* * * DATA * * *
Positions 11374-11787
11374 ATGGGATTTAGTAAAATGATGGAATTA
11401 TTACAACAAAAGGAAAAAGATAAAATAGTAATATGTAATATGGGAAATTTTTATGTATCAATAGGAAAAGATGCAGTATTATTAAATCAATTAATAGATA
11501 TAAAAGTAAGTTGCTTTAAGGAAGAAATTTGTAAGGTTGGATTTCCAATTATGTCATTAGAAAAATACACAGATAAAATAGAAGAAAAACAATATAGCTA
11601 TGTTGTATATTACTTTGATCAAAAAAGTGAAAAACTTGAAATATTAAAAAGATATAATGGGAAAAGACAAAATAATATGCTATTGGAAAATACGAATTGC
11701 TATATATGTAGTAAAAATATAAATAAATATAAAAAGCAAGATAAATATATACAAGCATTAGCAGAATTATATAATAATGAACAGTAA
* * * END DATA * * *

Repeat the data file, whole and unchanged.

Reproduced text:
Positions 11374-11787
11374 ATGGGATTTAGTAAAATGATGGAATTA
11401 TTACAACAAAAGGAAAAAGATAAAATAGTAATATGTAATATGGGAAATTTTTATGTATCAATAGGAAAAGATGCAGTATTATTAAATCAATTAATAGATA
11501 TAAAAGTAAGTTGCTTTAAGGAAGAAATTTGTAAGGTTGGATTTCCAATTATGTCATTAGAAAAATACACAGATAAAATAGAAGAAAAACAATATAGCTA
11601 TGTTGTATATTACTTTGATCAAAAAAGTGAAAAACTTGAAATATTAAAAAGATATAATGGGAAAAGACAAAATAATATGCTATTGGAAAATACGAATTGC
11701 TATATATGTAGTAAAAATATAAATAAATATAAAAAGCAAGATAAATATATACAAGCATTAGCAGAATTATATAATAATGAACAGTAA